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Trevino L. Brings Plenty

[Untitled]

By Trevino L. Brings Plenty To acknowledge so-
cietal micro-systems
as a poet means I
will continue to be
emerging within an on-
slaught of the macro-
system submergence
operations.
Safia Elhillo

from GIRLS THAT NEVER DIE

By Safia Elhillo i was invented by them the women
steamed & sweating in the kitchen
soft bellies a memory of money
fallen princesses headdressed in rollers
Mejdulene B. Shomali

i grew up with god in my mouth

By Mejdulene B. Shomali kept the name between gum & tooth
rolled it around like hard candy
cracked the shell of faith like sunflower seeds
spit out doubt & swallowed the sun
Shira Erlichman

89 Lines on a Bruise

By Shira Erlichman The Former Poet Laureate of the United States
wrote an eighty-nine line poem about clouds & I

want to write about clouds but all I can see
is this bruise on the inside of my inner-elbow the needle left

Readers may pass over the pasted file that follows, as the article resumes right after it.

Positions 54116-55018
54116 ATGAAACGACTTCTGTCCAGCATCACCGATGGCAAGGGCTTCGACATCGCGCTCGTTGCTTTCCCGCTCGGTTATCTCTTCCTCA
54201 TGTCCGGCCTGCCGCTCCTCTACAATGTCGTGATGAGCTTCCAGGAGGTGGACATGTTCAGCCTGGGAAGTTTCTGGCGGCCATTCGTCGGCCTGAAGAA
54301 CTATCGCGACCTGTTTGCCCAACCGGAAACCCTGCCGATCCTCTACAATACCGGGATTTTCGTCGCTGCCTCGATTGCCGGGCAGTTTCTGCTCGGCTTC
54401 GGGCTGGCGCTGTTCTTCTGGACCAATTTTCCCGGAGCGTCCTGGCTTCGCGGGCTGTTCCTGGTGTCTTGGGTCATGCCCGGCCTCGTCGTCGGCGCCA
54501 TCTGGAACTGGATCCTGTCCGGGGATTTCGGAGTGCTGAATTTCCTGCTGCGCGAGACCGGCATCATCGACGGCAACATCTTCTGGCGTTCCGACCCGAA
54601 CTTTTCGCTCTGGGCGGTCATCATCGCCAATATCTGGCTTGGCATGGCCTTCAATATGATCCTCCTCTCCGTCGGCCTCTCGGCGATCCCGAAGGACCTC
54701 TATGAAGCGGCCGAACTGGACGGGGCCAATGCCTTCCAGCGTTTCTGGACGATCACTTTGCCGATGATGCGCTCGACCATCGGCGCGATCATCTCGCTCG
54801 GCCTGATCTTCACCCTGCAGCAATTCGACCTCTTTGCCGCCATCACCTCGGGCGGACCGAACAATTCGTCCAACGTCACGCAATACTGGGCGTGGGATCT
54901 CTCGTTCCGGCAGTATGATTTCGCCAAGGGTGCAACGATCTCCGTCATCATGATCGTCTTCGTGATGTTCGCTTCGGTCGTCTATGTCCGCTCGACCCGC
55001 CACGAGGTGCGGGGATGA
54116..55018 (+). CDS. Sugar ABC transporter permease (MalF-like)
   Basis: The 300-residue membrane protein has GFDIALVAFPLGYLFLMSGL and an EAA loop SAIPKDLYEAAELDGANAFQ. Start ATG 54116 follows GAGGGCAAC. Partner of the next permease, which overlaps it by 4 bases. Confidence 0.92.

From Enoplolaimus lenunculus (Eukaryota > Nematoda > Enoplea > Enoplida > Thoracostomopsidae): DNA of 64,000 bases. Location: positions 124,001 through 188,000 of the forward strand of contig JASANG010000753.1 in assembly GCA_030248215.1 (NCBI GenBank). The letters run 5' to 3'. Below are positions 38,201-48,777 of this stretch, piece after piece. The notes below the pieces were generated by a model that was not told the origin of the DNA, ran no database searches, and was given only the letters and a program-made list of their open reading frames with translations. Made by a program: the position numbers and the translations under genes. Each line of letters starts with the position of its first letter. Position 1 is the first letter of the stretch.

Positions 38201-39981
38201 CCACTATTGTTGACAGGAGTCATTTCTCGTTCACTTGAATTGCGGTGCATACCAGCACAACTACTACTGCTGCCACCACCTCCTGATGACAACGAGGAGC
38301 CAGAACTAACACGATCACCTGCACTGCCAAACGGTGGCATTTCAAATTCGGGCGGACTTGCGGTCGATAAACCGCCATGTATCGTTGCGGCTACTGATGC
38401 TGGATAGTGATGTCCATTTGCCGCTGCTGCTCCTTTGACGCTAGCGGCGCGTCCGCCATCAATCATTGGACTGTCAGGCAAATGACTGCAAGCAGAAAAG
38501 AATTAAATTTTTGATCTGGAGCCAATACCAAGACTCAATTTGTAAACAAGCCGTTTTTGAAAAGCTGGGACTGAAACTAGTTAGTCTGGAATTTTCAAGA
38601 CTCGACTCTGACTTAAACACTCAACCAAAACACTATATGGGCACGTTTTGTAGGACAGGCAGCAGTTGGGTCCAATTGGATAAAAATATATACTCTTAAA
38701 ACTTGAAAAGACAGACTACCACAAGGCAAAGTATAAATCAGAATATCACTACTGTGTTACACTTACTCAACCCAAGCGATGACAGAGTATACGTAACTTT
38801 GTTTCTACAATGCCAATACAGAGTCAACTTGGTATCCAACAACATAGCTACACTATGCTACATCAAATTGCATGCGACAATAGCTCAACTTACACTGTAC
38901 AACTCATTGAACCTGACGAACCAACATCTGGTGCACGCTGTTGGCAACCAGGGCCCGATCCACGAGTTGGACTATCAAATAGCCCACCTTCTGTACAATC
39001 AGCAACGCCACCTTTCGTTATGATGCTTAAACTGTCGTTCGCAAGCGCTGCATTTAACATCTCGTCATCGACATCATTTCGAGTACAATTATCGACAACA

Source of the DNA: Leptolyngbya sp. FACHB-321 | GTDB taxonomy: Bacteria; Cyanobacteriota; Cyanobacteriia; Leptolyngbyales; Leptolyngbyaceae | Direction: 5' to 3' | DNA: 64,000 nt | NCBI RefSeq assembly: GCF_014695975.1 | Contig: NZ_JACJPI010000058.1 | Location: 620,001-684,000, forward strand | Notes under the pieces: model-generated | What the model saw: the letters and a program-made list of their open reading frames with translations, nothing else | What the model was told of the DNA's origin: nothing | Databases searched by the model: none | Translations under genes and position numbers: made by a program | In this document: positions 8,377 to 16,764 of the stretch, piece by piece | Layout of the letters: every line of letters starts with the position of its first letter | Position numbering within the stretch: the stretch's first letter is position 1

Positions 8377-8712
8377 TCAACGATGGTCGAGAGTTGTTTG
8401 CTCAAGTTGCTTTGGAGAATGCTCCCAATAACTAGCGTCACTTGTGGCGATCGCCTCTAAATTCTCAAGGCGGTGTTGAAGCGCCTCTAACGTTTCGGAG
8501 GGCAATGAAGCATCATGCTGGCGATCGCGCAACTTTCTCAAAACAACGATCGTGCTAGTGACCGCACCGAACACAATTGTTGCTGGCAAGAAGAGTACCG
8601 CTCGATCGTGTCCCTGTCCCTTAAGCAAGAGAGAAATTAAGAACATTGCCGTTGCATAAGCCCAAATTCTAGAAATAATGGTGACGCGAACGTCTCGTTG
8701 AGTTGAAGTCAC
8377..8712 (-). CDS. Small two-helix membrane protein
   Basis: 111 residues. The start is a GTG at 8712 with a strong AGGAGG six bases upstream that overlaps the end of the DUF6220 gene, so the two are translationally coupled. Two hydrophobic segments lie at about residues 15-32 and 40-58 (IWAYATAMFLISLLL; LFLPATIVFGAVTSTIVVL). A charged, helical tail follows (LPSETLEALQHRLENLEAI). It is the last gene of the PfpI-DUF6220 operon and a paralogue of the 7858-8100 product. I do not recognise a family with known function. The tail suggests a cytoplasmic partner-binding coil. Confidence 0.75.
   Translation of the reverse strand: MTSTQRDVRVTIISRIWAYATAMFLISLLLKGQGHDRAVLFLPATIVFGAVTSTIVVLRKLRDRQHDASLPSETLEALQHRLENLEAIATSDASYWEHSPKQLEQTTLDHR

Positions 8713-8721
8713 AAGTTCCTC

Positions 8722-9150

when posing a question about my toxicity level.
Brandon Douglas

Deadlocked

By Brandon Douglas Scrolling thru my newsfeed
I saw a snapshot of a klansman with dreadlocks
It baffles me
How loud the white obsession is with blackness
Malik Thompson

Self-Portrait Of The Black Boi Becoming The Monster He Always Desired To Be

By Malik Thompson Midnight is my first emotion, then starscream, bloodlust—
an impulse to sink my fangs into the nearest man’s
neck. Shotgun shells explode beneath my window,
dragging me from the grip of a ragged slumber—
the winds of this rotting city drenched in gunsmoke.
Jasminne Mendez

Machete: Look

By Jasminne Mendez It isn’t easy / to look / at what I have / cut. Which is to say — / wounded / from the body / of a tree / or a woman / or a child.
Raymond Antrobus

On Teaching Poetry In A Men’s High Security Prison

By Raymond Antrobus I was searched at every edge. I wanted everyone, including me, to be innocent. One inmate squeezed my hand like a letter he’d been hoping for.
Kathi Wolfe

Celestial Navigation

By Kathi Wolfe “I am not used to blind poets,”
says the teacher, his Ray-Ban
sunglasses sliding off his nose,
“they’re flying in the dark,
landing who knows where,
right in your face,
in your hair – on your stairs.”
Jonathan Mendoza

Onomástico

By Jonathan Mendoza You ask me for my name,
and I say, “It’s pronounced Mendoza,”
and again, the Spaniard spits it out my throat,
pats me on the tongue,
tells me I have been a good subject,
and again, I have traded this empire
for my former one.
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